One might expect revenge to be a theme appropriated into a gangster series and it is, but three examples will show how, as in the play, revenge is tied with overarching dilemmas. First, in episode 9 of the first season, Tony considers having the coach of his daughter’s soccer team killed for molesting one of her teammates. He sees it as his responsibility to avenge “foul deeds”, implicitly because that is what his father would have done, but Melfi confronts him more or less directly citing Hamlet; “Why do you think you, Anthony Soprano, always have to set things right?”. As a telling twist, Hamlet informs our understanding of Tony’s conundrum as Hamlet more explicitly attributes this mission to his father, him being “born to set it right” (xiii). From episode 11, season 1 and onwards Tony struggles with issues of loyalty. Several times revenge becomes a response to members of his crew betraying him for the FBI or rival gangs. Especially the case with his close friend Salvatore Bonpensiero, whose fate is sealed on a boat, is not only analogous in plot to Hamlet but also in theme. Sal’s demise at the end of the second season is preceded by 16 episodes of mental stress and pondering for Tony which at times leads to suicidal thoughts and paranoia (xiv). When Sal proves to have betrayed Tony, Tony fails in his mission of running a crew after his father’s idealised standards. In both cases revenge acts as a motif for Tony’s idea of his role as an individual in a larger society and it also explores the dilemma of action vs. inaction. Finally, as a more direct form of appropriation, the motif of avenging a father is imitated in the opening episode of season 4 where Tony’s nephew Christopher, whom he sees as a potential heir to the position of boss, avenges his father’s murder by killing a policeman Tony identifies as his murderer. Throughout the episode, Tony functions like the ghost did for Hamlet, spurring him on.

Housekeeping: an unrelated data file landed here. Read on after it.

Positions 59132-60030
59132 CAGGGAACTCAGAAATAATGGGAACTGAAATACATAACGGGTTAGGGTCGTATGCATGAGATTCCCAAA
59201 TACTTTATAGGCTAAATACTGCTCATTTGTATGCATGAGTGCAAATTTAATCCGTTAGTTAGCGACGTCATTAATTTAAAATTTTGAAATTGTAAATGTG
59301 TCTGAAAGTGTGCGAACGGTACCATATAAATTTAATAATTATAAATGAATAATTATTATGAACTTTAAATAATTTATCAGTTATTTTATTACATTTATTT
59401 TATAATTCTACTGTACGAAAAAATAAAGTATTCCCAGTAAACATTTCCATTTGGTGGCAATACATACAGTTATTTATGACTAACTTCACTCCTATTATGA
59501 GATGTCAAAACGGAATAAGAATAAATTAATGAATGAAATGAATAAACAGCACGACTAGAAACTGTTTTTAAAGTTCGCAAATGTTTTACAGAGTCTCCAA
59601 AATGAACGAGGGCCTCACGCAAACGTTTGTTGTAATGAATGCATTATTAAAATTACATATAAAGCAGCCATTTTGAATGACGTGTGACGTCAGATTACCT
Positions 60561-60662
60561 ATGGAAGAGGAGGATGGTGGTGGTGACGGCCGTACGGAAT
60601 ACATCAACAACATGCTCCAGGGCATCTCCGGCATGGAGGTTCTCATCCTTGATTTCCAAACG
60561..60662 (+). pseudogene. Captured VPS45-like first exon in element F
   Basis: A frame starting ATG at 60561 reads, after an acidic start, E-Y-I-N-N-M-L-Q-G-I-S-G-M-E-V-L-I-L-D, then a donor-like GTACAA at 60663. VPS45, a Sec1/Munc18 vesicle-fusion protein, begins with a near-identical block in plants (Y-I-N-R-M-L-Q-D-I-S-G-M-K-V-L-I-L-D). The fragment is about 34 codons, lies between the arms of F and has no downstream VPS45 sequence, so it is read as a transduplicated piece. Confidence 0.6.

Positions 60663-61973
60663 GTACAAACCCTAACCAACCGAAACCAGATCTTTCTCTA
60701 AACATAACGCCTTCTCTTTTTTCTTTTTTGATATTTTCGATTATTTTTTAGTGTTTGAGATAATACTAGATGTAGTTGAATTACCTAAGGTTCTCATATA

As hinted earlier, the theme of individuality and conformity, or how the individual should relate to the world around him is present in both hypo- and hypertext. Tony is, as a mafia boss, fundamentally opposed to established society although he feels obliged to uphold some of its morals. In episode 10, season 1, the tries to enter established society for the sake of himself and his family (see AJ above), but he finds this lifestyle repulsive and hypocritical and decides to act in society from his alternative approach of organised crime. The episode debates breaking with one’s destiny, which for Tony is following his father’s example and acting as a boss, or to “suffer the slings and arrows of outrageous fortune” as Hamlet similarly pondered in the “to be” soliloquy. Like Hamlet, Tony decides to “let be” (xv), that is to adhere to his father’s command even though this will leave him outside and opposed to the established order.